By Ashley Bowden
The equestrian team will have the home- ring advantage for the first and only time this season on Sunday, Nov. 11. The Pioneers compete at the North Shore Equestrian Center against Columbia College, St. Joseph’s College, Molloy College, Stony Brook University, and Princeton University.
“[I enjoy] the experience of meeting different coaches and seeing all the different people ride,” Katherine Garcia, freshman vet tech major, said.
Team members are excited to compete with horses they’re familiar with. At other schools, “What makes it competitive is that we don’t know any of the horses that we get to ride,” Mallory Slack, senior biology major, said. There are approximately 130 horses on campus, and riders will be assigned one at random during the show. “We don’t get any warm up, nothing. We just have to go straight into the ring and jump around a bunch of fences,” Slack said.
Riders compete in different divisions with walking, trotting, cantering (“flats”), and jumping, aiming for a first-place score of seven points in each category. The goal is to make the horse look as attractive as possible. At some point, riders can expect challenges such as removing their feet from the stirrups. “We won’t have our irons, and we have to continue making it look pretty and put-together,” Slack said. They will have to adjust in a little as 30 seconds depending on the behavior of their horse.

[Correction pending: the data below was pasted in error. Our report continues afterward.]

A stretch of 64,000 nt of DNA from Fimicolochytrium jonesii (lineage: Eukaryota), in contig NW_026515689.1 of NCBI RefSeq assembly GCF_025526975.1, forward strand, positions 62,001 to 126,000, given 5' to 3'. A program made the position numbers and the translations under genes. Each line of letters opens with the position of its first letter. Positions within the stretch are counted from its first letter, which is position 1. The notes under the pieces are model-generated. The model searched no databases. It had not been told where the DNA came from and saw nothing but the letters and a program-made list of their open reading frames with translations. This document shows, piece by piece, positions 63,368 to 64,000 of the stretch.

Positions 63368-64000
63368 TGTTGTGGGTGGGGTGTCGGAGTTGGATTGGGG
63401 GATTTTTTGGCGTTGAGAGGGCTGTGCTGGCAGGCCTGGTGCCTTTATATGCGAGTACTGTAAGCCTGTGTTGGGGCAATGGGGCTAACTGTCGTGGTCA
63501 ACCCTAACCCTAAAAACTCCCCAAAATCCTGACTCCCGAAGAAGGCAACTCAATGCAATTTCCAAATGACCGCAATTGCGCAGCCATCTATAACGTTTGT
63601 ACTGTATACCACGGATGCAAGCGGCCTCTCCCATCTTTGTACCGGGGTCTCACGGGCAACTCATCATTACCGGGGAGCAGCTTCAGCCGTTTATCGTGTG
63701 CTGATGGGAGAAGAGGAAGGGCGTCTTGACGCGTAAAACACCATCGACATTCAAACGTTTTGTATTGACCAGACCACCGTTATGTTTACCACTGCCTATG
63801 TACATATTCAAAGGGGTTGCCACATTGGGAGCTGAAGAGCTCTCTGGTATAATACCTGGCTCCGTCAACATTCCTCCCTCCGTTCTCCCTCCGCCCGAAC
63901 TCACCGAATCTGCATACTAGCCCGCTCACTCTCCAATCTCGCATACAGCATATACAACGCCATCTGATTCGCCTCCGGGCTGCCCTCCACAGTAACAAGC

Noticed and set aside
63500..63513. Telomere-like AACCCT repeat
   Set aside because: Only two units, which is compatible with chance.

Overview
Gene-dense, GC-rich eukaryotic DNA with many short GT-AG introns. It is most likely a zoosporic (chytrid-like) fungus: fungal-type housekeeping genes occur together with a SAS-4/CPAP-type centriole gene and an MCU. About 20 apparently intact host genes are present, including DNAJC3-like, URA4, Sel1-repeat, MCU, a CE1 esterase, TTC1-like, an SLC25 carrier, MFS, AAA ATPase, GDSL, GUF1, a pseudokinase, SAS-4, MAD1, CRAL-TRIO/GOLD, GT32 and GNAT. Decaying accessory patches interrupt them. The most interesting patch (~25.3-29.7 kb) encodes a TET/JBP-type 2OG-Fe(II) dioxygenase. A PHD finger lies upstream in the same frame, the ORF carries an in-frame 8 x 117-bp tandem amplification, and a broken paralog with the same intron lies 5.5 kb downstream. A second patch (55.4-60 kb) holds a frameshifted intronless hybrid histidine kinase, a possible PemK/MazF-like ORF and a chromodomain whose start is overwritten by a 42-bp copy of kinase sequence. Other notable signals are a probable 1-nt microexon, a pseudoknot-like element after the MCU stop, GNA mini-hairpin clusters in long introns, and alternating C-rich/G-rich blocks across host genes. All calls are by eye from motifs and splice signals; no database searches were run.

“Jumping is all a connection between the rider and horse,” Grace Titus, freshman education major, said. “And sometimes that connection isn’t great, but that’s what our competitions are all about – making the best of it.”
To control the horses, doing flats means, “Getting them to listen to your legs and your hands which are the main aids in riding,” Titus explained. When jumping, riders ensure their horse looks nice as it lands at the appropriate distance. “The horse knows what it’s doing, but you really need to help them out a lot.”
The team meets three times a week to practice flats on Tuesdays, and meets on Thursdays and Fridays to practice flats and jumps. “It makes us have an advantage over other teams, the fact that we are so structured in our practices,” Slack said. “We are worked very hard.”
“The more practice you have, the better your show’s going to be, because you’re riding so many different horses,” Garcia said. She, among some of her other teammates, meet out- side of regular practices to ride on Saturdays.
“The horses need to be in training all week so that they get prepared for the shows on the weekends,” Titus said. The horses are bathed and groomed before the shows, and their equipment, such as bridles and saddles, are cleaned.
Many of the horses on campus come from show barns, where they’ve been trained at a young age in high level competitions. “We are very grateful to use them for our program,” Titus said.
Preparations begin the day before the show. The course designer, Susan Phillips, determines where the jumps will be placed. The fences will be repainted and decorated with flowers.
Titus is looking forward to the Pioneers’ only home show. “Our shows run very smoothly, there’s good turnout [and] all the horses are really well prepared, so I’m super excited for it,” she said.